Evidence of Latino Voter Intimidation in California, Colorado, Virginia and Arizona

Let our journalists help you make sense of the noise: Subscribe to the Mother Jones Daily newsletter and get a recap of news that matters.


The letter sent to 14,000 voters with Spanish surnames in California’s 47th district last month wasn’t the only episode of voter intimidation targeting Latino voters this election cycle.

In Colorado, Latino voters received phone calls on Monday (similar to calls in Virginia), where callers told them they that if they voted they would go to jail, prompting Democratic senator Ken Salazar to make a call of his own own telling them that they could.

In Tucson, legal observers with the Mexican American Legal Defense Fund witnessed Latino voters being targeted outside a polling station. Staff attorney Diego Bernal told the Arizona Republic:

“As one man was going up to the voter with the clipboard, another man was videotaping the interaction. At the same time, the third man was walking around with a gun on his waist. They were being provocative. They would have conversations with each other, where they were using mock Spanish accents. It was upsetting.”

Clearly things are getting worse for Latinos in Arizona, where voters yesterday overwhelmingly passed four anti-immigration propositions. But in California there was at least some justice yesterday. Tan Nugyen, whose campaign was behind that now infamous letter (and who is also an immigrant, yeah, go figure) got trounced at the polls, losing 62% to 38% to Rep. Loretta Sanchez.

—Amaya Rivera

DOES IT FEEL LIKE POLITICS IS AT A BREAKING POINT?

Headshot of Editor in Chief of Mother Jones, Clara Jeffery

It sure feels that way to me, and here at Mother Jones, we’ve been thinking a lot about what journalism needs to do differently, and how we can have the biggest impact.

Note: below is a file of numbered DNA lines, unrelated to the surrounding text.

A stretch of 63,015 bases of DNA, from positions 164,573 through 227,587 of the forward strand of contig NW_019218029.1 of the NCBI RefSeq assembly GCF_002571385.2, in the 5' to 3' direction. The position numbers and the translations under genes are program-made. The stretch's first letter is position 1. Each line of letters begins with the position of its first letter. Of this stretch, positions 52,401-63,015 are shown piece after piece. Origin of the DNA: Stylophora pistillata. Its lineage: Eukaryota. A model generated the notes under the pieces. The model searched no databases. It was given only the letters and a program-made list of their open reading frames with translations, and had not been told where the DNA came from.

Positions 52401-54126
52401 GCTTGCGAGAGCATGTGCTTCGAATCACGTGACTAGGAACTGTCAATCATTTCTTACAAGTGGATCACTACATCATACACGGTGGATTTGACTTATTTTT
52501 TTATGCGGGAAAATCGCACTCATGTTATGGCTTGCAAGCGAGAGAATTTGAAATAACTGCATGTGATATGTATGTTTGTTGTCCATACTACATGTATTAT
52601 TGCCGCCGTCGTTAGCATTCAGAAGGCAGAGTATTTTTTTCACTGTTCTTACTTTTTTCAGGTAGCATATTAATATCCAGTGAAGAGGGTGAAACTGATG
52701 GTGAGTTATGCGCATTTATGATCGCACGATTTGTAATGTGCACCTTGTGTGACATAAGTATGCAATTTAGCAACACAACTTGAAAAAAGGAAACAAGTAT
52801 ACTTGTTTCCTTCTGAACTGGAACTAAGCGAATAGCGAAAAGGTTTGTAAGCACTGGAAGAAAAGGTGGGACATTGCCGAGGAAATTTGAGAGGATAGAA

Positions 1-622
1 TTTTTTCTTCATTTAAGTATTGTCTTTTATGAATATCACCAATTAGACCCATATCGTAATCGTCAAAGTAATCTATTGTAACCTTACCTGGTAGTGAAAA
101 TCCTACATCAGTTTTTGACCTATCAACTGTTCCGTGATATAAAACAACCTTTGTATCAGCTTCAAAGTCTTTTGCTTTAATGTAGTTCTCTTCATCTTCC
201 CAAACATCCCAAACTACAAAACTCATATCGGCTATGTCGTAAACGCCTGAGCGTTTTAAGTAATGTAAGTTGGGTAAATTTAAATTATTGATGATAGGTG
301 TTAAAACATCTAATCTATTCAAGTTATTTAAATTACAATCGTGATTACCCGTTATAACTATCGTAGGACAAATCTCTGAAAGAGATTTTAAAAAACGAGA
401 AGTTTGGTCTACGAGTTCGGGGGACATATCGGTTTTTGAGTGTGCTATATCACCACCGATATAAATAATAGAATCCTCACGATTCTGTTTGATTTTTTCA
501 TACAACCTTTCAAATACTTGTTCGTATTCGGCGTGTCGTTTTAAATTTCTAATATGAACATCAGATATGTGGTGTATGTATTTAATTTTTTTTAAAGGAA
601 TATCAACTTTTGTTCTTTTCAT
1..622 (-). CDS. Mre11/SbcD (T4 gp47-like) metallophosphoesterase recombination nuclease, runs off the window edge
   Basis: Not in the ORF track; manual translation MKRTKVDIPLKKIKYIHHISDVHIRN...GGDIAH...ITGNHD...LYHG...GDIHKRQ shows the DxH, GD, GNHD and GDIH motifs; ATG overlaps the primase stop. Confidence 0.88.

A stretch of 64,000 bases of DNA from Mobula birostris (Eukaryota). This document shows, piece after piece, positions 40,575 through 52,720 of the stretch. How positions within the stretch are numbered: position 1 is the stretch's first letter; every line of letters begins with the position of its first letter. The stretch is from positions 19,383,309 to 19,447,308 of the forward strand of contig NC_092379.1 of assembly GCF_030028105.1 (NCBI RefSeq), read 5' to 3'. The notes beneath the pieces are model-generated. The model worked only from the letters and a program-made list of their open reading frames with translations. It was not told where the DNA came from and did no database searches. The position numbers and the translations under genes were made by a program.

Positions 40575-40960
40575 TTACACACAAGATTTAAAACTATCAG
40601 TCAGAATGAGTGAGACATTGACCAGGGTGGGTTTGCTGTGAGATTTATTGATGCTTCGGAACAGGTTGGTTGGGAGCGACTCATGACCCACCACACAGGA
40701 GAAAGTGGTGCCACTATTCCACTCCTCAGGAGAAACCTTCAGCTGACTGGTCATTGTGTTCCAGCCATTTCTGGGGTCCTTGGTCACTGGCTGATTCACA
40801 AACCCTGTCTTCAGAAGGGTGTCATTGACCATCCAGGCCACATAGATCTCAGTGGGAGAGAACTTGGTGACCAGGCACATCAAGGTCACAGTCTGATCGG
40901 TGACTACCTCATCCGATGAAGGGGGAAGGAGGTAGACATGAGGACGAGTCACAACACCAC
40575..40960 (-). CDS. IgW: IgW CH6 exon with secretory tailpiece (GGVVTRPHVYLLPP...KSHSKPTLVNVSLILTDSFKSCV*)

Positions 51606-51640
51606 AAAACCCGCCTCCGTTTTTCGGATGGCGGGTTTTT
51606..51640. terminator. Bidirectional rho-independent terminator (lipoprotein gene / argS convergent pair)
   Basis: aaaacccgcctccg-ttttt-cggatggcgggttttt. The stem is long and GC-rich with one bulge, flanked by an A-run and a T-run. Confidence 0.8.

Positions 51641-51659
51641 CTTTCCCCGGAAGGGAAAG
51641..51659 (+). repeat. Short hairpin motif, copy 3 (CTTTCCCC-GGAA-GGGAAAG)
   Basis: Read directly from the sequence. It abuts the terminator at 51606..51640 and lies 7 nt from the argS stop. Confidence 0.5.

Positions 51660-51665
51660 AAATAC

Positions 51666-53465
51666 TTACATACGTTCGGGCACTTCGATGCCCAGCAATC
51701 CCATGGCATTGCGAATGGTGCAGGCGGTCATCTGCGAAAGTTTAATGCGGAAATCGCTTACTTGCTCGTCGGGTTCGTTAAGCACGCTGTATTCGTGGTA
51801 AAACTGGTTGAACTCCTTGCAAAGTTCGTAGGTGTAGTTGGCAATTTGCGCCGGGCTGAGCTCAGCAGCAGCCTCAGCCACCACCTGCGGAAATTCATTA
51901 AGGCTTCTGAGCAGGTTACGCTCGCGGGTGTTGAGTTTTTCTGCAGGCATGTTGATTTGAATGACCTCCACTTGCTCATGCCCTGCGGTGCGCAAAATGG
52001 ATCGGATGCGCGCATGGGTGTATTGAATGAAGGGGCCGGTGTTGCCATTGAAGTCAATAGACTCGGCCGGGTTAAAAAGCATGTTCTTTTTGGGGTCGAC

We kept coming back to one word: corruption. Democracy and the rule of law being undermined by those with wealth and power for their own gain. So we're launching an ambitious Mother Jones Corruption Project to do deep, time-intensive reporting on systemic corruption, and asking the MoJo community to help crowdfund it.

We aim to hire, build a team, and give them the time and space needed to understand how we got here and how we might get out. We want to dig into the forces and decisions that have allowed massive conflicts of interest, influence peddling, and win-at-all-costs politics to flourish.

It's unlike anything we've done, and we have seed funding to get started, but we're looking to raise $500,000 from readers by July when we'll be making key budgeting decisions—and the more resources we have by then, the deeper we can dig. If our plan sounds good to you, please help kickstart it with a tax-deductible donation today.

Thanks for reading—whether or not you can pitch in today, or ever, I'm glad you're with us.

Signed by Clara Jeffery

Clara Jeffery, Editor-in-Chief

payment methods

We Recommend

Latest